Even if I approved of the genre, Looney Tunes: Back In Action is a bit of a mixed bag in terms of its effectiveness. Doyle and Dante have obviously tried hard to load it with punchlines, asides, and in-jokes that will please the adult members of the audience, and they have made a valiant effort to include—at least peripherally—just about every Looney Tunes character there ever was. But their concurrent desire for a short running time has forced them to move the story along at a dizzying pace. There are plenty of funny bits—Porky Pig discussing political correctness with Speedy Gonzales, Wile E. Coyote ordering Acme products on the Internet, the characters traipsing through various famous paintings at the Louvre—but the plot is so overcomplicated, and it’s delivered at such a breakneck speed, one practically gets vertigo trying to keep up.

As for the human performers, Fraser and Elfman are adequate; they both look great, but their main job is not so much acting as reacting, and what they’re reacting to is invisible to them, which always makes it difficult to look realistic. Joan Cusack is her regularly off-the-wall self, but she’s only on the screen for about 5 minutes. Timothy Dalton re-creates his James Bond character with affable good sportsmanship. Steve Martin, on the other hand, is so unfunny he’s almost unsettling. His part is given too much screen time, and I have no idea what kind of accent he’s going for, but it doesn't work. And Heather Locklear appears in a part so short and obviously contrived (for the purpose of including Yosemite Sam), it’s basically nothing more than a glorified cameo.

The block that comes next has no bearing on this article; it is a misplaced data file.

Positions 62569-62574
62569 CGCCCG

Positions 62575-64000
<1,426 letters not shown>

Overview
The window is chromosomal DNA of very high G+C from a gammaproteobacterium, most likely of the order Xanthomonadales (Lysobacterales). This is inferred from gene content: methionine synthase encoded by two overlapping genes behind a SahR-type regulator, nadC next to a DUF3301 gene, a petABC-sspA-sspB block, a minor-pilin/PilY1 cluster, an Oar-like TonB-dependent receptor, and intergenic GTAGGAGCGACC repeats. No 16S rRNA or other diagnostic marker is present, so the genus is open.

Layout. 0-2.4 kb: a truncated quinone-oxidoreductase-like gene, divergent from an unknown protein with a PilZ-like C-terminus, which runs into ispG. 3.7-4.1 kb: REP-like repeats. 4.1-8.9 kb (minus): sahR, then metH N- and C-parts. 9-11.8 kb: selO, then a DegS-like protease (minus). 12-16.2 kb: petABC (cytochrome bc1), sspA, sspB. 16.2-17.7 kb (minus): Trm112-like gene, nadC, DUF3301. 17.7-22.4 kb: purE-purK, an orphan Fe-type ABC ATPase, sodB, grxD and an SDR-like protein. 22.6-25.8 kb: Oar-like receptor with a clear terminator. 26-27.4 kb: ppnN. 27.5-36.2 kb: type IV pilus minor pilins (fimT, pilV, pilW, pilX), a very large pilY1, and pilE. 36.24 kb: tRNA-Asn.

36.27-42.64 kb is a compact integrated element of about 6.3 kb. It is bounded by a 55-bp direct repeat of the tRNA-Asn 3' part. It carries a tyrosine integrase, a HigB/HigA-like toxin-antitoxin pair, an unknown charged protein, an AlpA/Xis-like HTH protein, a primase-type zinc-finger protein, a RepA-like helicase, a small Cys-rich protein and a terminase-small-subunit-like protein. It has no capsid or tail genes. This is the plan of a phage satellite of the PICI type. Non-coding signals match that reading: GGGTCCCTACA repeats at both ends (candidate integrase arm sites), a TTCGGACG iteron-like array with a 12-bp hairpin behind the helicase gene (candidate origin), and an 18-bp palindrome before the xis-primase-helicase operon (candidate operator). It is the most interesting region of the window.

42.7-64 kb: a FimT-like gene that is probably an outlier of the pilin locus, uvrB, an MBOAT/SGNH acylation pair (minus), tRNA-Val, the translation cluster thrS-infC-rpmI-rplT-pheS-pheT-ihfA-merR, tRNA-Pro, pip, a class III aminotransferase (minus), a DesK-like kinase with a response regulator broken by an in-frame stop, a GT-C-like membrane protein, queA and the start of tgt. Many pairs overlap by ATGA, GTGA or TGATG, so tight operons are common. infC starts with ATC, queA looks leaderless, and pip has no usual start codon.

I’m a Looney Tunes fan from way back, and I know they can’t be like they were when I was a kid. But I have to admit, I’ll take a 7-minute “What’s Opera, Doc?” from 1957 or “Robin Hood Daffy” (‘58) over a state-of-the-art, 1½-hour, multi-million-dollar, computer-generated, 21st-century neo-Looney feature any day. ***½

Copyright 2003 by John R. McEwen and The Republican